And speaking of public health, the public health is such that it is simply not wise to drop the masks on public transit yet. It’s not wise because the virus, while not as deadly as it used to be, is claiming hundreds of lives a day,[1] and therefore remains far more lethal than a seasonal flu.[2] It’s not wise due to how it leaves the immunocompromised, who are at greater risk of serious illness or death than other populations, vulnerable to the virus. It’s also not wise because it leaves the little children who are currently unable to get vaccinated—those under the age of 5—vulnerable as well. And it’s not wise because we don’t know how many people end up with long COVID from the current strain of the virus.

Believe me, I don’t find masks comfortable at all, and I long for the day that I can make decisions on what to do with my daily life without having to keep the pandemic on my mind. But we are not there yet—not while we have a pandemic far deadlier than the deadliest flu seasons, and not while the lethal nature of it leaves some of the most vulnerable among us particularly vulnerable.

And yet, in spite of the imperative to protect these vulnerable populations, some people or individuals have a tendency to care more about their own freedom to be unmasked than the wellbeing of the vulnerable people around them. To those who feel that way, all I can say is that I hope and pray that you learn to care about someone other than yourself and your own desires; namely, that you learn to care about the most vulnerable among us in any situation, including and especially the one presented to us by the current pandemic.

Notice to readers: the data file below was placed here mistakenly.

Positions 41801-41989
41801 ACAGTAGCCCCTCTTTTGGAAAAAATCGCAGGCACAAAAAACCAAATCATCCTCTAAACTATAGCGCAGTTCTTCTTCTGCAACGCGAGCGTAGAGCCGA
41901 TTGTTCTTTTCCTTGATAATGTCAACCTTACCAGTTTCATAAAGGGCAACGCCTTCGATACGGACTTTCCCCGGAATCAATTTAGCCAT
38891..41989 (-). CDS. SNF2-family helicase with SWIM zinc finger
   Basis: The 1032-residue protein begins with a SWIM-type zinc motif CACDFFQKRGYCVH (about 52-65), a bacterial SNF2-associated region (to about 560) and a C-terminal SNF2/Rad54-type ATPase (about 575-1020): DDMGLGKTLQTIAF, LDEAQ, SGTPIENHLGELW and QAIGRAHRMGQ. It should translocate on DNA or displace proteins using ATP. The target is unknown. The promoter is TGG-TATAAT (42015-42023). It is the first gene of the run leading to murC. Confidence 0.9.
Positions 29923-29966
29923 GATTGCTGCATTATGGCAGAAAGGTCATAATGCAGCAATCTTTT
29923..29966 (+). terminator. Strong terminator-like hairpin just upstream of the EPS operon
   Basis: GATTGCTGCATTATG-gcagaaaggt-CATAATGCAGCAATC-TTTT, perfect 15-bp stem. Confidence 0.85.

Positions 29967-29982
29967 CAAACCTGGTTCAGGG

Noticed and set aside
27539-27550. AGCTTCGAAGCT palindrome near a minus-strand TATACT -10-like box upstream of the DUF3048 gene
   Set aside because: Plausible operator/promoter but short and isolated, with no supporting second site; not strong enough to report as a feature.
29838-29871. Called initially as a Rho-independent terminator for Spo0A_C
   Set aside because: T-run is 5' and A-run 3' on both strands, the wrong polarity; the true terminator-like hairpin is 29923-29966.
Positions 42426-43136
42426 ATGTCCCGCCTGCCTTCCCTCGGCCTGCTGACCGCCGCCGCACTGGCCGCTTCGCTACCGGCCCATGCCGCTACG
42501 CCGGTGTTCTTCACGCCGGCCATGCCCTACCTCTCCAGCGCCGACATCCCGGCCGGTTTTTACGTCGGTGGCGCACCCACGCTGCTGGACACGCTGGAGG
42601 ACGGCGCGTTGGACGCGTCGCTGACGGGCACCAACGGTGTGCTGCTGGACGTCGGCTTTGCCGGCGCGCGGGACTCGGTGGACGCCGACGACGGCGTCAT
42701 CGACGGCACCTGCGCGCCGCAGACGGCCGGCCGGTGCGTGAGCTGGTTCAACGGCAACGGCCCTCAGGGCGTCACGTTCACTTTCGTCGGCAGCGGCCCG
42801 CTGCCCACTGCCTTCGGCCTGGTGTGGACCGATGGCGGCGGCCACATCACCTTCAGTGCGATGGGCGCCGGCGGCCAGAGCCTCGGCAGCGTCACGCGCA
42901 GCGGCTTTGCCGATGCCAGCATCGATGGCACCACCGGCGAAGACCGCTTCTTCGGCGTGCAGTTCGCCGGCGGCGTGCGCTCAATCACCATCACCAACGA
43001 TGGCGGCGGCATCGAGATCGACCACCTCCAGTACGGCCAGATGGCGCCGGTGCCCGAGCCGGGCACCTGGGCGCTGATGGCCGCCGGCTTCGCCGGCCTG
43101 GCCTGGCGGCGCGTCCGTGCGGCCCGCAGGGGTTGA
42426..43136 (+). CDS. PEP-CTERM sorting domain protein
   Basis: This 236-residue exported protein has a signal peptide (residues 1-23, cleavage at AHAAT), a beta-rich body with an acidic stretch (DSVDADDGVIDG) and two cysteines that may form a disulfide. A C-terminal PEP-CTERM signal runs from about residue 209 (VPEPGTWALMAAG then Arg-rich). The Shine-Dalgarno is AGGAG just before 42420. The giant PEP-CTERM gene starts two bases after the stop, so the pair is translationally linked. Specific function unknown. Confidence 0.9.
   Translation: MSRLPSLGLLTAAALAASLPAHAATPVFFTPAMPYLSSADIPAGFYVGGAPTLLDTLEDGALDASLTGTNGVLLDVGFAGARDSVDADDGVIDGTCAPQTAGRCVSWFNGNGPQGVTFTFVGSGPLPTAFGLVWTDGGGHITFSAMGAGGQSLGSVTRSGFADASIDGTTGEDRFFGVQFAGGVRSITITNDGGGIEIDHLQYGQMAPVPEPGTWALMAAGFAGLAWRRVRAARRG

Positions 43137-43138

And so, for the sake of caring for others, it is (still) time to mask up indoors.


[1] https://covid.cdc.gov/covid-data-tracker/#datatracker-home

[2] The flu claims 12,000 to 52,000 lives each year. As of the time I am writing this piece, 346 Americans a day are dying of COVID on average, which means over 126,000 deaths if we were to multiply the average number of deaths by the number of days we have in a calendar year: https://www.cdc.gov/flu/about/burden/index.html

Coronavirus Update From New York City: April 7, 2022

I hope that all of my readers are safe, regardless of where you are.

I had a close brush with COVID-19 last week when I learned that I came into contact with someone who tested positive. Things were therefore a bit nervy for a few days because of worries that I would test positive, and in the process inconvenience both my own life and that of my immediate family. Thankfully, my tests have come back negative, so somehow, some way, I remain COVID-free. While I know I have taken a more cautious approach to the pandemic than many, it still remains somewhat of a mystery to me how I have been able to remain COVID-free to this point. Regardless, I am grateful that at least for now, I have dodged this virus.